Management of our urban forest – more foot-dragging
Much press has been given to the value of trees as a carbon sink to absorb airborne CO2, as a strategic way to offset at least some of the burgeoning CO2 emissions from industry, transportation, and home heating/cooling.
For example, the Resilient Caledon Plan discussed above “includes actions to protect and restore natural systems, including forests, wetlands, and grasslands to enhance carbon sequestration and resiliency to climate impacts.” Their urban forest’s strategic role is depicted in this graphic:
There is a whole sub-industry supposedly keeping records of carbon offsets — for example, the greenwashing tools used by airlines to delude passengers and the public into thinking that planting a handful of trees will magically remove the tonne of CO2 your plane emitted flying you to and from Cancun. Carbon offset “accounting” may well be the biggest unregulated scam-in-plain-sight the planet has witnessed.
WATCH Carbon Offsets, an entertaining and insightful explanation by comedian John Oliver on HBO’s This Week Tonight, and READ an interesting critique of Oliver’s show by Jim Giles and Jesse Klein of GreenBiz Group.
Closer to home, the same game gets played. In one such example, Town engineer Bob Weir has suggested that those few dozen saplings planted on Hemsworth Road in Qualicum Woods completely compensate, in terms of carbon absorption capacity, for the mass destruction of hundred foot, hundred-year-old conifers felled to make way for an unsightly bicycle track of questionable value since it runs parallel to the perfectly usable Hoylake Road west of Arbutus where bicycles could and do safely travel and for which parents had only requested a cross-walk.
Scams notwithstanding, it is generally and increasingly recognized around the world and here in QB that a town’s urban canopy is a valuable asset in mitigating as well as adapting to the adverse effects of a destabilized climate.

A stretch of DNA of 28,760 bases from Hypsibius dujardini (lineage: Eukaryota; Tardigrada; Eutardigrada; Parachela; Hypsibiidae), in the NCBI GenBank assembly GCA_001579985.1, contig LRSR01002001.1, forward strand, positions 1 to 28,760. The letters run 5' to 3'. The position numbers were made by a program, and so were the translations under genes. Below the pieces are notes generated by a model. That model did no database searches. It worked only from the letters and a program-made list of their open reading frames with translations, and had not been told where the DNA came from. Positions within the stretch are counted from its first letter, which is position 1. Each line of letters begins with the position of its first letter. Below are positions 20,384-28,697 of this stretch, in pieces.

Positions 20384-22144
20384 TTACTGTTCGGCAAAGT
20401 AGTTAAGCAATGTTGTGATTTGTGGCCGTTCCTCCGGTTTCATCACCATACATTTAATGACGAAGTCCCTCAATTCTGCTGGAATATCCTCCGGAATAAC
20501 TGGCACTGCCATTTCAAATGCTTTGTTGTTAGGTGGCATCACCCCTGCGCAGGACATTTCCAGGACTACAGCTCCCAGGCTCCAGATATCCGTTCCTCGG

A sparse urban canopy was cited as a contributing factor in the area that saw most of the over 600 deaths in Vancouver, B.C. that the B.C. Coroner attributed to the June 2021 heat dome. Here in Qualicum Beach, in the absence of any municipal oversight or guidance, many properties both residential and in the downtown have been clear-cut, reducing the community’s ability to adapt to extreme temperature surges now being experienced on a regular basis all across the planet.
Perpetual wait for a QB Tree and Vegetation Management Plan
In 2016, at the recommendation of the Environment and Sustainability Committee, Town Council at the time directed staff “to continue to prepare a Tree and Vegetation Management Plan, with input from volunteer Committee members, for Council to consider.”
Work on the “T&V” Plan progressed slowly. This project did not even get mentioned by ex-CAO Sailland in his 2019-22 Strategic Plan, so clearly this was not getting priority attention from Town Administration. However, a team of urban forestry consultants led by Jeremy Gye did complete an in-depth draft plan in March 2020.